Global Issues Curriculum

At Lionheart we believe that our curriculum must be broader and deeper than ever before. So, in 2021, we launched our own Global Issues Curriculum Series.

In an ever-changing world, reduced by the pandemic, globalisation and 24 hour media, the words of Marian Wright Edelman ring true: ‘Education is for improving the lives of others and for leaving your community and world, better than you found it.’

Lionheart's Director of Curriculum, Alex Petrie, explains how the global curriculum came about in her blog.

Our Aim 

We want to encourage our students - across all of our Leicestershire schools - to be hopeful, to be upstanders and to channel their passion and energy in the fight against injustice to make positive change for the future.

We pledge to support this aim by teaching our students: 

  • To understand how they can really make a difference. 
  • How they can learn to read on global issues - and read widely.  
  • How to talk about these topics and how much words matter.  
  • How to listen and how to really hear. 

As we teach, read about and discuss these global issues, we signpost students towards organisations which they can support through further action, however, our intention is to help students understand, pick up empathy, become active champions and ultimately allies for life for vulnerable groups and causes.  

So far, our curriculum has included: 

  • Afghanistan, its conflict, the plight of their people and hope for the future. 
  • Climate change, the realities of our actions, the responsibilities of world leaders and our pledge to fight against climate change as schools and individuals. 
  • Refugees and the traumatic realities faced by many around the world 
  • Women's Rights, misogyny and the need for gender equality in society

With plans to next focus on: 

  • The LGBTQ+ community, culture and attitudes, homophobic/transphobic experiences and the impact they have, and how to become an ally.  
  • Forced movement of people, focusing on Uganda 50 in Leicester, and the current movement of Ukranians.


a closer look at some of the topics studied so far

TOPIC: forced movement of people - uganda and ukraine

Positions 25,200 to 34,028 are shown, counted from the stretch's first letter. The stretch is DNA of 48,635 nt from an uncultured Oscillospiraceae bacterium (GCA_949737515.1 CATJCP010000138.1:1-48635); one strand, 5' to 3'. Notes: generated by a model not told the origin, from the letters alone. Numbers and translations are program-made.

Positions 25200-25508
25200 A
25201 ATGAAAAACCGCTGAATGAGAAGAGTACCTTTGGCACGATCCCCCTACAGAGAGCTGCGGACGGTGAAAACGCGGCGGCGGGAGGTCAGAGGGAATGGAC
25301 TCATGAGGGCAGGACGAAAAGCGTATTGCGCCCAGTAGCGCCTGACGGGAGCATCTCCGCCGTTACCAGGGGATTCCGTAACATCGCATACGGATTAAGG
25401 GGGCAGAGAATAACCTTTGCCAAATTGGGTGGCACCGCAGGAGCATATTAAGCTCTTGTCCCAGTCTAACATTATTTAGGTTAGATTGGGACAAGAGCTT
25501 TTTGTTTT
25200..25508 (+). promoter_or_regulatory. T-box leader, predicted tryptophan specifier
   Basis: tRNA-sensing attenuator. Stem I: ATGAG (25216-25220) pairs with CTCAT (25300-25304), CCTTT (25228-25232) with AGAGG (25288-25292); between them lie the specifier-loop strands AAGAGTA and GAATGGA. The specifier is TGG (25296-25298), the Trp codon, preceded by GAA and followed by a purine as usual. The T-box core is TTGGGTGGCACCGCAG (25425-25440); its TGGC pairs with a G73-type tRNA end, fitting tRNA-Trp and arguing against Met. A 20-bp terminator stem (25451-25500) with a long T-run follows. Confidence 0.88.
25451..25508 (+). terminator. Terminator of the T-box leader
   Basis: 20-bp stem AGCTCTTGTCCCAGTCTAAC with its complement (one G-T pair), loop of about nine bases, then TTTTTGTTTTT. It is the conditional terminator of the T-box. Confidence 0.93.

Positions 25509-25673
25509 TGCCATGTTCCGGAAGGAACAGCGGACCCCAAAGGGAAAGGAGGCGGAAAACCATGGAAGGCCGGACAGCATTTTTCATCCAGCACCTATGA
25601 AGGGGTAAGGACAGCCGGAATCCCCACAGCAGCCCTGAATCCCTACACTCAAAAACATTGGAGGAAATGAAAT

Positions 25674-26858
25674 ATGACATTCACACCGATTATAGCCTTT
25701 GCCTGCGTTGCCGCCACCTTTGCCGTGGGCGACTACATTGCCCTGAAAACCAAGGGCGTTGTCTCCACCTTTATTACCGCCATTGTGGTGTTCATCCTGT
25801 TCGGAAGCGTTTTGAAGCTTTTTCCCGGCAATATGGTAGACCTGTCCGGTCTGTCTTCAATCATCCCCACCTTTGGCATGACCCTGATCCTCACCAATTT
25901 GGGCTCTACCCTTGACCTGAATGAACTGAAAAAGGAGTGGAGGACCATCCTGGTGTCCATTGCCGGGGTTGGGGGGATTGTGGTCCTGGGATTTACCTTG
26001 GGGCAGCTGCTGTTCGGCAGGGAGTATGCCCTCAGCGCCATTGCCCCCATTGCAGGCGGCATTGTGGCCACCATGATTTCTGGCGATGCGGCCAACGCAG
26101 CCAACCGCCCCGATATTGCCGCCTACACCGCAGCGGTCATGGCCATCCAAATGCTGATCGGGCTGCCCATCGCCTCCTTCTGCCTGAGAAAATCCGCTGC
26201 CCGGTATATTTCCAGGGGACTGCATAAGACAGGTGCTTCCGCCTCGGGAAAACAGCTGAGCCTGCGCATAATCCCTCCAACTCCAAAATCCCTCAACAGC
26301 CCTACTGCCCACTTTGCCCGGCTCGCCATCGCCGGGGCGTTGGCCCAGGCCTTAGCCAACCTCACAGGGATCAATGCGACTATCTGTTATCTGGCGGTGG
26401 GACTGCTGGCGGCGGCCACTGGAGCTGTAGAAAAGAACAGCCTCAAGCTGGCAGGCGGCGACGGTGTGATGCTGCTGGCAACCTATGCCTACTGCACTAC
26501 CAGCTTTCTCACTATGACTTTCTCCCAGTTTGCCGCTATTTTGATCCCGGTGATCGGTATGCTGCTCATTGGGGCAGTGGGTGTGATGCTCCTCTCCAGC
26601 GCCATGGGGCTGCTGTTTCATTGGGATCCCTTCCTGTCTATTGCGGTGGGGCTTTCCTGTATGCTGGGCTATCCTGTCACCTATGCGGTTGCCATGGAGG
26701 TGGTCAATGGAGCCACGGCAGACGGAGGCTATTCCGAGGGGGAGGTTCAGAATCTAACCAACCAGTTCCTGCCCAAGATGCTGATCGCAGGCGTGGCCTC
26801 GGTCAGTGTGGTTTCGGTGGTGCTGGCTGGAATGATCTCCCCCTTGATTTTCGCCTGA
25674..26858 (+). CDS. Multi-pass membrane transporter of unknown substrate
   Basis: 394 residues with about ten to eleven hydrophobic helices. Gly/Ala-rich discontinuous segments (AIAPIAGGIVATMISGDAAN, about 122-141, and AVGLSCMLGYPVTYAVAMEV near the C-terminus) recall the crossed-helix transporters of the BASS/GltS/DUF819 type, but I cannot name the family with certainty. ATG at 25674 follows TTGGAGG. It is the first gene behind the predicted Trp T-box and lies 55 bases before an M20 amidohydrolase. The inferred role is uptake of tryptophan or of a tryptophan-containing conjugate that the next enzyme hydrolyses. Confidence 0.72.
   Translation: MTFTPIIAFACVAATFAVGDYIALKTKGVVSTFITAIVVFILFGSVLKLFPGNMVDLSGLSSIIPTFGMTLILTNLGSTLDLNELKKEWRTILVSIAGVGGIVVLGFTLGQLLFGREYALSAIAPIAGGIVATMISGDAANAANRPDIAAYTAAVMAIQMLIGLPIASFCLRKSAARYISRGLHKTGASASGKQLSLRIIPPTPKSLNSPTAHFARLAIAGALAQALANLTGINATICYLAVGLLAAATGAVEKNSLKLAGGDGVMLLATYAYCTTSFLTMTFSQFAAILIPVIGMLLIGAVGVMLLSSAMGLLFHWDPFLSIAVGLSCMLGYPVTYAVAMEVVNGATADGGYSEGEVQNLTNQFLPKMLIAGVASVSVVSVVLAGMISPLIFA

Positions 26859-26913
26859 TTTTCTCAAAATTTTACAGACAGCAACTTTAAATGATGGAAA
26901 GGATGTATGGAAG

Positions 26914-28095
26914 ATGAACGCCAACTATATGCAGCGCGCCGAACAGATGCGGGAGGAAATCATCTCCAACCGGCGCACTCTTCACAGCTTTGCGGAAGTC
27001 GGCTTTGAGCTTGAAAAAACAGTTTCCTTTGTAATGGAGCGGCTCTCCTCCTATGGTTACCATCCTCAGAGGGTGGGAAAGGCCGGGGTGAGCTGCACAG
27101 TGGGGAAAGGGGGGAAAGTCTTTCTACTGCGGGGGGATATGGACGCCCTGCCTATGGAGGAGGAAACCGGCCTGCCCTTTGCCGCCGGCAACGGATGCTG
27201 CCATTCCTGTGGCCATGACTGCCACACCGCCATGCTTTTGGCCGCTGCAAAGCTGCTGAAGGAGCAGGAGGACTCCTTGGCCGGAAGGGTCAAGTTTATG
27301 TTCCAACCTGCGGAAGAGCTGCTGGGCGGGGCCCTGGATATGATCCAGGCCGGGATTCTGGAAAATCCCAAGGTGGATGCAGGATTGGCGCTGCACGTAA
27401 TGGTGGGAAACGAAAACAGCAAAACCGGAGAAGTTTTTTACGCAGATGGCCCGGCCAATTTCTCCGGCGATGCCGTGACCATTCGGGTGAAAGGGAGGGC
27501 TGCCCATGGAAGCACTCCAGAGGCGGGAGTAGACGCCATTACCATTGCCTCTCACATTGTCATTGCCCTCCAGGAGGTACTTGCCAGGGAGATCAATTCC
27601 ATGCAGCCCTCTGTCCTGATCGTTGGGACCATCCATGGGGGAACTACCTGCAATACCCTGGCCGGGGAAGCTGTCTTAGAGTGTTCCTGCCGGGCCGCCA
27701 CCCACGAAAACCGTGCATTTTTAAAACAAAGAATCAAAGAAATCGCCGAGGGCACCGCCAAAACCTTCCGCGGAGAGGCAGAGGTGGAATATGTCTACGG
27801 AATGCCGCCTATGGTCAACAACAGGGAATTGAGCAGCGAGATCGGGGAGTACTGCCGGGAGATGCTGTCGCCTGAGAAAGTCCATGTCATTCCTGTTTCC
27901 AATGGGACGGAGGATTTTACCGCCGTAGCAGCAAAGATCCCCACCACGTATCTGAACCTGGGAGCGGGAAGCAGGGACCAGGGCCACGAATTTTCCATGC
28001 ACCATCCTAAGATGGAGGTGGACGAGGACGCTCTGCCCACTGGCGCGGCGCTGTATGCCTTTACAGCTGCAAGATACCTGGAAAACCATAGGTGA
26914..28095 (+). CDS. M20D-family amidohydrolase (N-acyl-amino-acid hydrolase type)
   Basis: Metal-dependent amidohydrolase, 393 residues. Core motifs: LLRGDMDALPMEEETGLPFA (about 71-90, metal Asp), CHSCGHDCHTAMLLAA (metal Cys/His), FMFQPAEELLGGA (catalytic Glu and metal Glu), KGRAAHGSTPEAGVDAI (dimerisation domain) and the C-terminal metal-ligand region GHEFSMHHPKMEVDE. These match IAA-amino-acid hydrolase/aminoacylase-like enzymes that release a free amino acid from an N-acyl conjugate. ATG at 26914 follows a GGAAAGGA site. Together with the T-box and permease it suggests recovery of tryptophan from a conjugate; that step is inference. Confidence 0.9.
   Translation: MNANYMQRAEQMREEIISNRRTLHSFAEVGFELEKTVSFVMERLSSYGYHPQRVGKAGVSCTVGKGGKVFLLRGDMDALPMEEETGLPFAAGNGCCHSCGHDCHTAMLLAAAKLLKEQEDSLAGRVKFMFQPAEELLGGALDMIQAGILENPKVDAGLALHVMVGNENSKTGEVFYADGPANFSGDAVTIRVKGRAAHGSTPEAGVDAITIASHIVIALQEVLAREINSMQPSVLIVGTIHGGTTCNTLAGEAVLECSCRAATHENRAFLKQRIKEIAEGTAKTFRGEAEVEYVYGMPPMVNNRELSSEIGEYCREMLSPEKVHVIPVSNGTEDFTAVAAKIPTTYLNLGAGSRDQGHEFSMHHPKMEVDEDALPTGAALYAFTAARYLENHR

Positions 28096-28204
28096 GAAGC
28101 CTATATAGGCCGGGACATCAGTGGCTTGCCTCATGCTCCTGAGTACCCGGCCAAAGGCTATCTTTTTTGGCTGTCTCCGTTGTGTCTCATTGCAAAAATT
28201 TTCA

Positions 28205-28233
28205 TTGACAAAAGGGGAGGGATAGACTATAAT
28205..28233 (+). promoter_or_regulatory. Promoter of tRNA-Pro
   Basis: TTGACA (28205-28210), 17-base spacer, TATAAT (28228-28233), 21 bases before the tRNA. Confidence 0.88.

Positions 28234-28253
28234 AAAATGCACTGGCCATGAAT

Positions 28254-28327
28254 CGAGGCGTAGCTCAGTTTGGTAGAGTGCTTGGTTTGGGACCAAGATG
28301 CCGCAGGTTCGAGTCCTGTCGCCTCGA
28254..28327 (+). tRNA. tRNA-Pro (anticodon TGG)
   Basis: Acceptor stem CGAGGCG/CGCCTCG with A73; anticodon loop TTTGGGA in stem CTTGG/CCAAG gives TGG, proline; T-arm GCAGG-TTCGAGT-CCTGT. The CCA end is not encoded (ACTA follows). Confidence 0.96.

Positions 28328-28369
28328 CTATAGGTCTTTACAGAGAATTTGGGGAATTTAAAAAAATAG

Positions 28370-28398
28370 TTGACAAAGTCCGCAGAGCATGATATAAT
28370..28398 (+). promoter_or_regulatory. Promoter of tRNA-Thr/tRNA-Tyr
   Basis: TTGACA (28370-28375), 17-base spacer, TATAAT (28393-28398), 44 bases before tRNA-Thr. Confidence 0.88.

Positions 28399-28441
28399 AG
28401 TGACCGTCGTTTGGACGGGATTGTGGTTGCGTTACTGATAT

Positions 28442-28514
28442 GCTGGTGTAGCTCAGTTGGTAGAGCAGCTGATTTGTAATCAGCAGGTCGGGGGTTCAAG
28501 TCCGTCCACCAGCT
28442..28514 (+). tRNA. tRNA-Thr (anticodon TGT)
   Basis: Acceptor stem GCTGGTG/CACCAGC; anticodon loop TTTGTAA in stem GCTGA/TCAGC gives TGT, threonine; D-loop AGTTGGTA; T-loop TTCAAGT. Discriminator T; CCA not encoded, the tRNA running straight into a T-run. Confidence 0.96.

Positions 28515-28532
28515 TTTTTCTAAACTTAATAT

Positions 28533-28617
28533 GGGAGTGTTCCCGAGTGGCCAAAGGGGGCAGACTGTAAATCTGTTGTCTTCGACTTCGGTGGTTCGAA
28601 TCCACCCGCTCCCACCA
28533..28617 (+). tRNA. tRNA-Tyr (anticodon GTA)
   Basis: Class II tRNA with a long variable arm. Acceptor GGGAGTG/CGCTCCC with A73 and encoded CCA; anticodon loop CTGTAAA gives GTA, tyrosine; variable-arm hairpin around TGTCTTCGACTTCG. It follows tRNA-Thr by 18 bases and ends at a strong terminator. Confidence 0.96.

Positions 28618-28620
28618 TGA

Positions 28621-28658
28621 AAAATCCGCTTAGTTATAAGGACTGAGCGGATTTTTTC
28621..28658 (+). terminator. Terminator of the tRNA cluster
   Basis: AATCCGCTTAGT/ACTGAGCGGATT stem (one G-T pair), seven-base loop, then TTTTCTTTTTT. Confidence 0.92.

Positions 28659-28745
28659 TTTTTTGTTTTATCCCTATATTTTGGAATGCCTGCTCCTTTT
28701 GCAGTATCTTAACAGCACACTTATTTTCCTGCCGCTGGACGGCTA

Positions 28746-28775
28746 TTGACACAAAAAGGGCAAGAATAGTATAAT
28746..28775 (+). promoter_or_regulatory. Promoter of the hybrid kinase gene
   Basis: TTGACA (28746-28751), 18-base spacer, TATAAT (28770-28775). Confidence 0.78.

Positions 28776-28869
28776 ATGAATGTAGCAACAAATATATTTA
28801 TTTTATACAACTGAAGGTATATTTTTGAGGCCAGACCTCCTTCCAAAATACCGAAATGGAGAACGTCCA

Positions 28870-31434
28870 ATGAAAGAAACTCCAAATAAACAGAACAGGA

Through the development of a dedicated set of resources by the Trust's Director of Personal Development, students across Lionheart schools were educated about the expulsion of Asians from Uganda in 1972, the subsequent settlement of many in Leicester and how the city in which they live are now celebrating 50 years of rich diversity; a campaign known in Leicester as 'Uganda 50'. 

Through teaching and class discussions, students were asked to consider the similarities that the people of Ukraine are facing today. Following this, students wrote messages of hope for Ukrainian people which have been shared in two ways:

  • Via a national online message board, hosted by the National Youth Agency, and on postcards which schools across the Trust have developed into eye-catching displays for school visitors to see.

View sudents' messages here

TOPIC: Refugees

Whilst learning about the global refugee crisis, student support was overwhelmingly passionate, with thoughtful and heartfelt messages produced by students across all age groups. In response, we took the decision to display their messages on two Leicester billboards, so that the community in which we live - and hopefully beyond - could also hear their voice. Billboards were live for two weeks in February 2022, in Oadby's Asda car park and on Melton Road, Leicester.

As a further demonstration of students' solidarity and support for refugees, Lionheart students undertook a powerful silent vigil at their respective schools.

View students' messages of support for refugees here

TOPIC: women's rights

The learning and discussion students undertook included:

  • The history of women’s rights
  • The more recent rise of misogynistic views and toxic masculinity through social media influencers
  • Roe Vs Wade 
  • Protests for freedom and equality in Iran

Students were then encouraged to write a speech on their chosen topic around women’s rights, then performing speeches to their class. The best selected will go forward to a Trust-wide initiative with a host of students at a Ted-Ex style event later in the 22-23 academic year.